Video

Video Coalition to Fight Islamic State Could Reward Assad

The United States along with European and Mideast allies are considering a broader assault against Islamic State fighters who have spread from Syria into Iraq and risk further destabilizing an already troubled region. But as VOA State Department Correspondent Scott Stearns reports, confronting those militants could end up helping the embattled Syrian President Bashar al-Assad.
Video

Video Made in America Socks Get Toehold in Online Fashion Market

Three young entrepreneurs are hoping to revolutionize the high-end sock industry by introducing all-American creations of their own. And they’re doing most of it the old-fashioned way. VOA’s Julie Taboh recently caught up with them to learn what goes into making their one-of-a-kind socks.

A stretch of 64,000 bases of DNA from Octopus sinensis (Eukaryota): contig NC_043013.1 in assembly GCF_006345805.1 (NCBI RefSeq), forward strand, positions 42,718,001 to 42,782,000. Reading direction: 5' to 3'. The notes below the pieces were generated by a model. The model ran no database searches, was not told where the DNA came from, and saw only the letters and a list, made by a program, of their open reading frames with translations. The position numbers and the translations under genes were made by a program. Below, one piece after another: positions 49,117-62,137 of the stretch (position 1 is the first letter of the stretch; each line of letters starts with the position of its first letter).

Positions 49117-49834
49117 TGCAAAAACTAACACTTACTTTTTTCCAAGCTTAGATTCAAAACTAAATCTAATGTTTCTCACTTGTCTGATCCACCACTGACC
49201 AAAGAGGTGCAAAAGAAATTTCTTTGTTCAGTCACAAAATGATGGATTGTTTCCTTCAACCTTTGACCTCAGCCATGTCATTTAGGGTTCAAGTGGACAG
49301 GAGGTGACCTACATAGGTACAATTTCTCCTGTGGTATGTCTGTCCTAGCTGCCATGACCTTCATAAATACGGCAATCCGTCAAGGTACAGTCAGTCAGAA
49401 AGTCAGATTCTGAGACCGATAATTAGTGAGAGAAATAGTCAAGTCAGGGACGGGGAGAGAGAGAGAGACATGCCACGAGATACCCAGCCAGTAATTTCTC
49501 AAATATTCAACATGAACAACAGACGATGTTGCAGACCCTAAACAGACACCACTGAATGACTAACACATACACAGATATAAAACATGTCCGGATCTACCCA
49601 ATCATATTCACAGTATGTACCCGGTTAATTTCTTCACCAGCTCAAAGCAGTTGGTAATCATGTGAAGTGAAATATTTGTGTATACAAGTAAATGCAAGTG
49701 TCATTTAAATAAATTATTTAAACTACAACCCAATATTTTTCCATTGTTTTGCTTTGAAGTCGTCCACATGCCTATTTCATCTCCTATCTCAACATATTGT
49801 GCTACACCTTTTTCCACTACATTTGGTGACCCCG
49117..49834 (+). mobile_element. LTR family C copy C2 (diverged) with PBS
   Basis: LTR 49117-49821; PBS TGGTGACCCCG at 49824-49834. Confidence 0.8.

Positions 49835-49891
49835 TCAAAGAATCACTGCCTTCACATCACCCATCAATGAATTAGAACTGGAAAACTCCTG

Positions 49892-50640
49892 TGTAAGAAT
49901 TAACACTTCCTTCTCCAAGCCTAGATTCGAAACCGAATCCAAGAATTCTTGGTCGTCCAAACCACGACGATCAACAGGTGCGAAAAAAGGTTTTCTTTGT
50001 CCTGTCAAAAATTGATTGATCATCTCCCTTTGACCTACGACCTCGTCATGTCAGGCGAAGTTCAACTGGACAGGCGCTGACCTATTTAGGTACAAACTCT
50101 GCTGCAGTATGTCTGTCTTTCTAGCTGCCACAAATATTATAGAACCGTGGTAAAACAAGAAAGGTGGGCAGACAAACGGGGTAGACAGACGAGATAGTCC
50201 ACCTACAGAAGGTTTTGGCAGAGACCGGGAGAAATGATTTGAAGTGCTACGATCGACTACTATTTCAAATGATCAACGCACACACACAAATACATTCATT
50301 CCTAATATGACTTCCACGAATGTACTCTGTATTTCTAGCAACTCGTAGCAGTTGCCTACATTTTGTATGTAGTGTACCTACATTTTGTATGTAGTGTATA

Video

Video Americans, Ex-Pats Send Relief Supplies to West Africa

Health organizations from around the world are sending supplies and specialists to the West African countries that are dealing with the worst Ebola outbreak in history. On a smaller scale, ordinary Americans and African expatriates living in the United States are doing the same. VOA's Carol Pearson reports.
Video

Video America's Most Popular Artworks Displayed in Public Places

Public places in cities across America were turned into open-air art galleries in August. Pictures of the nation’s most popular artworks were displayed on billboards, bus shelters, subway platforms and more. The idea behind “Art Everywhere,” a collaborative campaign by five major museums is to allow more people to enjoy art and learn about the country’s culture and history. Faiza Elmasry has more.